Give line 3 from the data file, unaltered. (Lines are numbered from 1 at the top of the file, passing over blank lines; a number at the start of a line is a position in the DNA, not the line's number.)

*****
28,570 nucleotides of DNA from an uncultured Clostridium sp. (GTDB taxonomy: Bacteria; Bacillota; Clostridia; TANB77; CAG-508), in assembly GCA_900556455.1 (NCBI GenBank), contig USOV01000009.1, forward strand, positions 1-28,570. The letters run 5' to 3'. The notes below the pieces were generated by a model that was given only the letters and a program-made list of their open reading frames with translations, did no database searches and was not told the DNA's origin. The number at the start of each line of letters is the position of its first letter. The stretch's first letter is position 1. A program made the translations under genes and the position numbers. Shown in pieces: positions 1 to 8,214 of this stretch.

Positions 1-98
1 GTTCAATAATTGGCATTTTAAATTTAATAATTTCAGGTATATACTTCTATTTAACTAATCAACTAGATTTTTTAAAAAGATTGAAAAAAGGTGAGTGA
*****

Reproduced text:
1 GTTCAATAATTGGCATTTTAAATTTAATAATTTCAGGTATATACTTCTATTTAACTAATCAACTAGATTTTTTAAAAAGATTGAAAAAAGGTGAGTGA